The cable would connect Facebook’s large server installation in Prineville, a small town in Central Oregon with Japan and the Philippines. Locals were not pleased to see the contractor (a Facebook subsidiary) strip trees, grass and other vegetation from a large lot adjacent to homes and replace it with gravel and concrete and heavy equipment for the project’s staging area.

But now folks are really angry. The project, drilling under the beach and seabed to bring the cable to its landing site onshore, was supposed to take a few weeks. Oops, a drill pipe snapped under the seabed and Facebook closed down the operation. Eleven-hundred feet of pipe, sixty-five-hundred gallons of drilling fluid, drills and other equipment have been abandoned under the seabed.

Facebook waited seven weeks to tell anyone about it. They told the neighbors not to worry, because they did an “environmental assessment” and leaving all that stuff fifty feet below the sea floor is not a problem. Besides, they say they might begin work again sometime next year, maybe January.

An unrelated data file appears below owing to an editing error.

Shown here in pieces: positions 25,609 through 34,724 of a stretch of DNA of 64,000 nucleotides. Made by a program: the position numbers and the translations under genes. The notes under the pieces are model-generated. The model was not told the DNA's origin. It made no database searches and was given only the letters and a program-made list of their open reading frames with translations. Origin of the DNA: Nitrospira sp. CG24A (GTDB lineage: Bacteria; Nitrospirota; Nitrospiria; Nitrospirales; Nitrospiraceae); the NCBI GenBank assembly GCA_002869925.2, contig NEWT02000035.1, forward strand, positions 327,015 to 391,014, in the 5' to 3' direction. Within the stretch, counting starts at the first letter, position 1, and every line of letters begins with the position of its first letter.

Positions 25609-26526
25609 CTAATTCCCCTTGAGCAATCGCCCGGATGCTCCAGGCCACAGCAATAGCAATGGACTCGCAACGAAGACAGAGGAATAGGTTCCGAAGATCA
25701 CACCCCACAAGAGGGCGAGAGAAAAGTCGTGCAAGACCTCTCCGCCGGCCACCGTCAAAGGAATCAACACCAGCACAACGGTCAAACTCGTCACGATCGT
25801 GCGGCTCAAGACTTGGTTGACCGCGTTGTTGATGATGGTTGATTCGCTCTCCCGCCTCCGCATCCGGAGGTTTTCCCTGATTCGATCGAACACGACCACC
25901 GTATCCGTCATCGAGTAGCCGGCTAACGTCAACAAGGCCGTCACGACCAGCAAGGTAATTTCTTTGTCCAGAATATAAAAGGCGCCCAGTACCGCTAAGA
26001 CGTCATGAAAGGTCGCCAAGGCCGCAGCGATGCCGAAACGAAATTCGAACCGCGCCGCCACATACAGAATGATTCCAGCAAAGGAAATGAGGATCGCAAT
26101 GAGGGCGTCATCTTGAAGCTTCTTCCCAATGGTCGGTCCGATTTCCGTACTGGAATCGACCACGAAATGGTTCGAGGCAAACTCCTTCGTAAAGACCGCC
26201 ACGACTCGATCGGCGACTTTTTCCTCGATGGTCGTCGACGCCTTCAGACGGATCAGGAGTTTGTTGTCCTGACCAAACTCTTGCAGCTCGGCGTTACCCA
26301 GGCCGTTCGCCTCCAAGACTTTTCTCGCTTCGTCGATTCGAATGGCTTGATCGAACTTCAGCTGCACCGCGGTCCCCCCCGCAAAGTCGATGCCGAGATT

What could go wrong?

Seagulls in the Pandemic

Major League Baseball teams are playing sixty-game schedules for the 2020 season. Games are played in empty ball parks, no spectators in attendance.

The San Francisco Giants, and many other teams, are filling the ball park seats with life-size photograph cutouts. For $99, a Giants fan can have a photo representation of her or his self occupying a seat in the grandstand. A purchaser has the option of requesting a seat near a famous Giant (Willie Mays or Willie McCovey, anyone?) or other Bay Area celebrity (Jerry Rice or Jerry Garcia, for examples).

Every other year, fans attending San Francisco Giants night games at PacBell SBC AT&T Oracle Park could always count on the late-inning arrival of hungry seagulls swooping around just above the ball field, anxious for the crowd to leave so they could attack the left-behind food detritus.